A common question asked is “What if employees refuse to sign a love contract?” Since employees are bringing their personal life to work, companies do have some rights to protect itself with the matters stated above. The purpose of a love contact should not be to prevent relationships but should be used to prevent favoritism and help maintain a professional work atmosphere. However, an employer cannot make employees sign the contract. An employees job might be at risk though if they refuse to sign and work in an at-will state. The company may consider some reporting changes whether employees choose to sign the contract to ensure that their partner isn’t in a position to benefit the employees’ career.

Another option to the love contract could be a “notification” policy.  This simply requires employees to report whenever they enter a consensual relationship.  This type of policy helps to protect the company from later charges that the relationship was not consensual and constituted sexual harassment.  With this type of policy, the employees would also have to notify the appropriate parties whenever a relationship ends.  For this reason, notification policies are sometimes seen as intrusive.  With a notification policy, the manager the relationship is being reported to, must also be required not to disclose the information, to protect privacy.

Provide Training

In a 2017 SHRM survey, 57 percent of individuals responding said they engaged in a romantic relationship at work. In other surveys, 55 percent of the HR professionals who responded said that marriage is the most likely outcome of the office romances they experienced. Other studies have reported a higher level of productivity from dating couples at work.

With relationships being so common in the workplace, it is best to provide training for supervisors and managers on how to discreetly address overt sexual behavior in the workplace. The training should cover topics like addressing intense gossip or damaging behavior especially for gay and lesbian couples as those people tend to have more negative reactions to homosexual relationships. Additionally, the training should cover how supervisors can help coach dating couples if the relationship results in lowered morale and productivity for themselves or co-workers. Other trainings topics to consider are:

  • How to handle and manage workplace relationships
  • Steps to take when made aware that employees are dating
  • Addressing office gossip around relationships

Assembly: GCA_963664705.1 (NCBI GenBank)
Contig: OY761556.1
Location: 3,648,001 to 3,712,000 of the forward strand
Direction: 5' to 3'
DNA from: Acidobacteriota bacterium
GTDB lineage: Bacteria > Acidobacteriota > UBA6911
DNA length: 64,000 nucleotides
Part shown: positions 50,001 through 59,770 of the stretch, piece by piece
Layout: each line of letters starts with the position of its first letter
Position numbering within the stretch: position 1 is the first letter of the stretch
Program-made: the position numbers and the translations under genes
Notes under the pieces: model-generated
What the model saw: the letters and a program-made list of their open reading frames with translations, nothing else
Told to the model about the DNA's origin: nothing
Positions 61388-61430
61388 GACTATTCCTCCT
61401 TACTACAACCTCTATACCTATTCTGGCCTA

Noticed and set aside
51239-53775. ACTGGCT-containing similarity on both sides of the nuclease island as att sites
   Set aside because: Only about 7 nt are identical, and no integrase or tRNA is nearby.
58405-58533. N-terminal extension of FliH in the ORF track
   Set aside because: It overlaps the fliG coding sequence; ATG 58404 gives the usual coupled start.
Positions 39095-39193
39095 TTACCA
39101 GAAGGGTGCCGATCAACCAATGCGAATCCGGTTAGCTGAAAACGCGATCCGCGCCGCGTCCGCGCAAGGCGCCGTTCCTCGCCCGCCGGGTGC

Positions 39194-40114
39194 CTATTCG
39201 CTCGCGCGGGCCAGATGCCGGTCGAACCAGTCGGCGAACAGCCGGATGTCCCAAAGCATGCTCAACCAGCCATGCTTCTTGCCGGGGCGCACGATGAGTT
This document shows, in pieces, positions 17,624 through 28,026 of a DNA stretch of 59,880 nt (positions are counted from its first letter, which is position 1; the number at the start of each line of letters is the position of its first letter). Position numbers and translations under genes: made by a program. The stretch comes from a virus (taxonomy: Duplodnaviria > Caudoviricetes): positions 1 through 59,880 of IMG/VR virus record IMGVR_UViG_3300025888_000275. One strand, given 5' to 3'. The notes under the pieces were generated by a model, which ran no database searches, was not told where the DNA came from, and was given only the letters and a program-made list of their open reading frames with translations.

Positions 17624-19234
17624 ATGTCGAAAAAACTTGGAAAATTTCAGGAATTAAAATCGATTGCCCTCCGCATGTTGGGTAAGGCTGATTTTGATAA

• What disciplinary action is appropriate if the romance interferes and disrupts the workplace
  • What to do if a workplace relationship ends abruptly or becomes sexual harassment

There are other recourses that employers have as well, such as adopting a workplace non-fraternization or no-dating policy. However, one in six workplace relationships involved an affair where one person and sometimes both are married or have a significant other. Having a non-dating policy can be problematic as it is difficult to define exactly the type of behavior that will be restricted.

Closing Thoughts

While companies want to encourage a friendly, comfortable atmosphere in the workplace, an employee dating policy can help employers avoid uncomfortable situation and potential legal issues by making it clear what is and is not allowed.  The best way to avoid romantic drama in the workplace is to set specific guidelines and clearly communicate them to employees – before those relationships begin, at the onset of the relationships, and at any other necessary points in time. It should be specific, employee-friendly, and spell out the limits and parameters in today’s workplace.  A good policy is key to workplace harmony and will honor the rights of both employees and the employer.

When writing or adopting a workplace dating policy, it is important to reduce any potential legal liability.  It is suggested that banning or limiting dating between supervisors and subordinates is the most important aspect of a dating policy. It is also recommended the policies on dating include a way to report relationships that have turned hostile, and that employers must be on guard against any circumstances that could amount to harassment.  Any policies adopted must be applied consistently and should set out clearly how decisions will be made.

If you have any questions or would like additional information on drafting a workplace dating policy, please contact Joy Duce, Partner-in-Charge of Human Resources Advisory Services at 630.566.8454 or joy.duce@sikich.com

Sources:
https://www.shrm.org/resourcesandtools/legal-and-compliance/employment-law/pages/dating-policy-metoo-movement.aspx
https://www.workhuman.com/workhuman/whats-metoo-movement/
https://www.bamboohr.com/blog/8-workplace-romance-facts-need-know-right-now/